NC State mulls next moves for campus physical design
Posted February 5, 2018 11:45 a.m. EST
Updated July 13, 2018 9:56 a.m. EDT
Raleigh, N.C. — Rolled up blue prints, maps and plans fill the corners of Lisa Johnson's office at North Carolina State University. She's been the campus architect for the past 24 years.
"As an architect, I work on a variety of projects from classrooms to research labs to barns," Johnson said.
She's been very busy ever since North Carolina voters approved the higher education bond in 2000.
"It's actually quite exciting," she said. "We had more physical change in our campus in the years between 2002 and 2012 than any other similar time period in the history of our campus."
The bulk of the change in that time came with the expansion of Centennial Campus, which takes up 1,300 acres in Wake County. That's almost twice the size of the entire campus of the University of North Carolina at Chapel Hill.
"When all of that was first announced there was a lot of excitement, but I don't think anybody could have anticipated how it developed and what it looks like today," said Thomas Stafford, who worked at N.C. State for 40 years and spent time as the school's vice chancellor.
There is still plenty of land left to develop.
N.C. State owns big pieces of land that are currently sitting unused. Right now, the university is in the middle of the slow process of figuring out what exactly to do with that land. There are a lot of factors that help decide what and where the next project will be.
"Students needing to connect to where they are going to be in class, where they are going to do research (and) where they are going to live," said Doug Morton, vice chancellor for facilities. "So if someone has a great idea, I want to build this. Then we can talk about it."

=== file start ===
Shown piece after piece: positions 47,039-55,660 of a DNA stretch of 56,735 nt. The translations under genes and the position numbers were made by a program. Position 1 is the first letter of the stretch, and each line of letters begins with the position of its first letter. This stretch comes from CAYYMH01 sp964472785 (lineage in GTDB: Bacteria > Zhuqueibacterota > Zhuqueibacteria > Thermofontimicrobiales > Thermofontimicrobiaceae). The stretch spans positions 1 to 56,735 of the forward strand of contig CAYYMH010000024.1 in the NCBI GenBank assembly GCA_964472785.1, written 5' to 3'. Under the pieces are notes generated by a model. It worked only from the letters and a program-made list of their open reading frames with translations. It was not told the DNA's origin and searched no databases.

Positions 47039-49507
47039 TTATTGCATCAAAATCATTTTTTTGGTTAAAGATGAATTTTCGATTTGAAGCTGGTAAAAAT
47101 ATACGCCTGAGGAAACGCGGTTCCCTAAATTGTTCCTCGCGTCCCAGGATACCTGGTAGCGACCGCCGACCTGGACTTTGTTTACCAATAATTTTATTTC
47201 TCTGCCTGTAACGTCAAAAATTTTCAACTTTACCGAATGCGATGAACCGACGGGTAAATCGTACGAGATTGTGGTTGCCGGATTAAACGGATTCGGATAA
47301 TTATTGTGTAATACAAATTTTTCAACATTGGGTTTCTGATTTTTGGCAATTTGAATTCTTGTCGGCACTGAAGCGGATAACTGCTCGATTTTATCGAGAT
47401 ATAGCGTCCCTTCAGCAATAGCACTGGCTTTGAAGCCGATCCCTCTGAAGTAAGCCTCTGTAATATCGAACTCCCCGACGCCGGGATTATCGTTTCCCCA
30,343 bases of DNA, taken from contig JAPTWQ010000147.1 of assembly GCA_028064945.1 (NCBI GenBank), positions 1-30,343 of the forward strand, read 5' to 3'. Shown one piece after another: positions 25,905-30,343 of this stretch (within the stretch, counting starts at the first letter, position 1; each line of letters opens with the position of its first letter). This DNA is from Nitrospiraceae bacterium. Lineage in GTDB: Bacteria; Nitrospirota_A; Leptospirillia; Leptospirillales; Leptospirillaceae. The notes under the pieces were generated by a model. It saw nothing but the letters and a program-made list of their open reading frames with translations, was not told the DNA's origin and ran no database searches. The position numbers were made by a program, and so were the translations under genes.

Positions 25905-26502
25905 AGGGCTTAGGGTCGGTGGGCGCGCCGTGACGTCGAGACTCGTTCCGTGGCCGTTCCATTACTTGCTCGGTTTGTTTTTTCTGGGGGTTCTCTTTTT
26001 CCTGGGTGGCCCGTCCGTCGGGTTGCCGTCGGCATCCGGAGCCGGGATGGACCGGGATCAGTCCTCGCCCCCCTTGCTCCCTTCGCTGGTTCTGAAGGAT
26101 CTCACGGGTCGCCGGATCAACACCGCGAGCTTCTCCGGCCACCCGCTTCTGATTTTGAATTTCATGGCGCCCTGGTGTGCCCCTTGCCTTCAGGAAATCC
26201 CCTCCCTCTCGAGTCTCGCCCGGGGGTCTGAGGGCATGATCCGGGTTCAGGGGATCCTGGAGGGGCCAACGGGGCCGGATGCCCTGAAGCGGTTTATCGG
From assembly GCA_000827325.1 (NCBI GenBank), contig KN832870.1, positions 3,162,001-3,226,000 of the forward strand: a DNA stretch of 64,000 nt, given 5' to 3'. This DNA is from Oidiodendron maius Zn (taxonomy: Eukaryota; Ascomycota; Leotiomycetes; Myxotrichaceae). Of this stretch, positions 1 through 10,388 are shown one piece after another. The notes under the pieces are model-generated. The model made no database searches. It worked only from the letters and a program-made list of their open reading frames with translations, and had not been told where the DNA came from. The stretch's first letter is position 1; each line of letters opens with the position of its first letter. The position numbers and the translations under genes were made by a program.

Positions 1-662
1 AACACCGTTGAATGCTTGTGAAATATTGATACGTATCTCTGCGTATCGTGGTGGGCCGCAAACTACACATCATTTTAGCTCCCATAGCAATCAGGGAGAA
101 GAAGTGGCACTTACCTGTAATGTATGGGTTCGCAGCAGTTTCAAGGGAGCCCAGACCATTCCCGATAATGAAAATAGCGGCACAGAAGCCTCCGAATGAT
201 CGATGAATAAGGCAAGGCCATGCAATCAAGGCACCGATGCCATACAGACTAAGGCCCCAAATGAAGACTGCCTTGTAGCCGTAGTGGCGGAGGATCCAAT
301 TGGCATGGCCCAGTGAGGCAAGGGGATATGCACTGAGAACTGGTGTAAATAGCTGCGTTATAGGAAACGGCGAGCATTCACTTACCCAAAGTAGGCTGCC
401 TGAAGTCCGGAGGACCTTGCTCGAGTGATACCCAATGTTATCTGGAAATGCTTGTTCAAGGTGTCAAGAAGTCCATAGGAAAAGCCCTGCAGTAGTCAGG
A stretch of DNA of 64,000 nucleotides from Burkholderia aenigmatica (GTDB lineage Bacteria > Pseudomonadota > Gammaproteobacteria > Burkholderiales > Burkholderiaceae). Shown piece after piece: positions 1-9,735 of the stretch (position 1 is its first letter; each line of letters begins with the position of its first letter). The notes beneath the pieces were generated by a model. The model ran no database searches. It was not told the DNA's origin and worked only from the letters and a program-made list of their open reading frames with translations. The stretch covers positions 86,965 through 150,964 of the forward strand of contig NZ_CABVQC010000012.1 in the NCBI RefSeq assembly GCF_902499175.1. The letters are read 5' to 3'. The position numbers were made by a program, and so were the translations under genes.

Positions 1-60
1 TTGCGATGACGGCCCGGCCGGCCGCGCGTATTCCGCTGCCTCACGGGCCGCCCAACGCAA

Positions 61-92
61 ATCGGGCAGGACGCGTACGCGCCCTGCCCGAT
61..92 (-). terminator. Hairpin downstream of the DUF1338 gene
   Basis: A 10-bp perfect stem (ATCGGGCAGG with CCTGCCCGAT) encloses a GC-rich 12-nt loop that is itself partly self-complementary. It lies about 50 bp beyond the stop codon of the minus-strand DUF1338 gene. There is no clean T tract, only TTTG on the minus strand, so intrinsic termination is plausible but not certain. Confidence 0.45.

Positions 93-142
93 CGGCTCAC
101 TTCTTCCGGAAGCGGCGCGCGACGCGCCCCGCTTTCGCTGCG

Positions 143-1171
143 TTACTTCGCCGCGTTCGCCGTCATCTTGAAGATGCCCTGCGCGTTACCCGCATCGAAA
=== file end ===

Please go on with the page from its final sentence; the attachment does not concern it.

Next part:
A big factor in further development depends on what eventually happens with the Dorothea Dix park.
"We are really needing to see what is coming out of it," Johnson said. "They need to move it forward so we know how to better plan and be a good partner to the park."
N.C. State keeps a map with placeholder buildings that show what the land could look like when developed. There are always several ideas for additions, but there is also a desire to leave some of the land undeveloped.
"There's a lot more to do. We don't know what the future holds. We don't want to do everything right now. We have got to leave opportunities for the future," said Johnson.
"There's a lot of land there that still isn't fully developed and we don't have a lot of intention to fully develop that. It goes back to the stewardship of the resource. Looking for partners to help us develop that land."